Maryland's public school students will be taking another step into the computer age as federal and state officials are expected to announce today plans for helping parents get more involved with their children's schools through the World Wide Web.
Starting this fall, parents in Maryland should be able to look up their child's school lunch menu on the Internet, check on after-school activities and give feedback to school officials through a network of customized Web sites for each school district.
The state will be the first in the country with such a network of Web sites for public education, and the first to join in a Clinton administration "partnership" for boosting family involvement in schools.
U.S. Secretary of Education Richard W. Riley is scheduled to join Gov. Parris N. Glendening at Baltimore County's Eastern Technical High School in Essex today to announce the program, which is being underwritten by a $400,000 grant from AT&T.;
Nancy S. Grasmick, state superintendent of schools, said last night that she hoped the Web-site network will get parents more involved and "empower them to be able to have a better relationship to their schools."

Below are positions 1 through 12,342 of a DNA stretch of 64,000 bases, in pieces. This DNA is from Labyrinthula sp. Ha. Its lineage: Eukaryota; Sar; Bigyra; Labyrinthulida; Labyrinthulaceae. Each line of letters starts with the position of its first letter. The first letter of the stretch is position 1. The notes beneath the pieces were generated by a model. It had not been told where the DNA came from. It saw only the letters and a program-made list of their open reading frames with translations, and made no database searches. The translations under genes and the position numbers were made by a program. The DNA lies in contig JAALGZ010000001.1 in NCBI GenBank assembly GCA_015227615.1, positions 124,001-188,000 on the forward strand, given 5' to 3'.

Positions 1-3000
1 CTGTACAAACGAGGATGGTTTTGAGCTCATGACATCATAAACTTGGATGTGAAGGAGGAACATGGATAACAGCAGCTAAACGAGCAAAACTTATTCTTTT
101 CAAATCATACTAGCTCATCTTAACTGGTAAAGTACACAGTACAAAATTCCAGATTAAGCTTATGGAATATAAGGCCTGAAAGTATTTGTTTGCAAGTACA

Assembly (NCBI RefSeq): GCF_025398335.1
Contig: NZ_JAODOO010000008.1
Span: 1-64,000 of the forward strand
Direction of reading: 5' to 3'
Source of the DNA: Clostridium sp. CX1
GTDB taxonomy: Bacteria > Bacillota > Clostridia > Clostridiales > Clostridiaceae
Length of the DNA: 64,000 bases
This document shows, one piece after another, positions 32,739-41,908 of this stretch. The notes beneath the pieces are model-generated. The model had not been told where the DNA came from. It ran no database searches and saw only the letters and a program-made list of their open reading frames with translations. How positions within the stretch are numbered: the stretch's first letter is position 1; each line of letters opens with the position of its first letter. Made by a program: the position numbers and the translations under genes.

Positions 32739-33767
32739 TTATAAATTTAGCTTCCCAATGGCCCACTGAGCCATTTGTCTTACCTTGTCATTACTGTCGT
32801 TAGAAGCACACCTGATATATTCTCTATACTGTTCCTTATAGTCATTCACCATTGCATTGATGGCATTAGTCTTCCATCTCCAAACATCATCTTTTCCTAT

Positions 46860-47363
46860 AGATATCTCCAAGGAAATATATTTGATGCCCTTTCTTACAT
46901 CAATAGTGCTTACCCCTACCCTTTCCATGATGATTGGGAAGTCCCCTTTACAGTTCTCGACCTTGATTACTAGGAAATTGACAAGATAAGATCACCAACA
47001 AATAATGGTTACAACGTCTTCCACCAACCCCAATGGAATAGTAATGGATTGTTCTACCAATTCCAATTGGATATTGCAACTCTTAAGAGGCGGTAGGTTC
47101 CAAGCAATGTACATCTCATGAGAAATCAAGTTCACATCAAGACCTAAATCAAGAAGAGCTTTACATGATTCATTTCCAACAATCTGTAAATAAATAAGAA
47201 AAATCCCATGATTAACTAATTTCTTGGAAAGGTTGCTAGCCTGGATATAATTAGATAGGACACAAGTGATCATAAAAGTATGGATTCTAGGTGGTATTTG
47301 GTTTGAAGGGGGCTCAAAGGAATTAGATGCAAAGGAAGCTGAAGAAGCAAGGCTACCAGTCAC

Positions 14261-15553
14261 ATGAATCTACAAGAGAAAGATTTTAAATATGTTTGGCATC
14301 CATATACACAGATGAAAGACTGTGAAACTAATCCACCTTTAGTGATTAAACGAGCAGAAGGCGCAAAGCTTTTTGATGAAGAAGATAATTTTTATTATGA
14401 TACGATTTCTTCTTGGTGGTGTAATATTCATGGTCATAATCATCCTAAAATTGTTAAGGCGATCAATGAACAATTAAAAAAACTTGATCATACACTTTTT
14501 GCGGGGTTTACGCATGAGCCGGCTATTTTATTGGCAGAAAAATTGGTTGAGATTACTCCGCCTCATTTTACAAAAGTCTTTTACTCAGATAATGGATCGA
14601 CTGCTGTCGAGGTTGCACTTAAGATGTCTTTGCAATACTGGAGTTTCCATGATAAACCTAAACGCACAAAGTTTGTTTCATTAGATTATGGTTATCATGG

She noted that with more parents in the work force today, "school isn't always available to them as it was when many parents weren't working."
Grasmick said Maryland's family involvement partnership has enlisted support from businesses and federal agencies. The Woodlawn-based Social Security Administration, for one, is expected to pledge 10,000 to 14,000 used-but-still-usable computers to schools over the next three years, Grasmick said.
The free Web sites are to be developed by Family Education Co. of Boston. More than 200 schools already are building Web sites, according to company information on its Web site (http: //familyeducation.com).
Pub Date: 5/05/97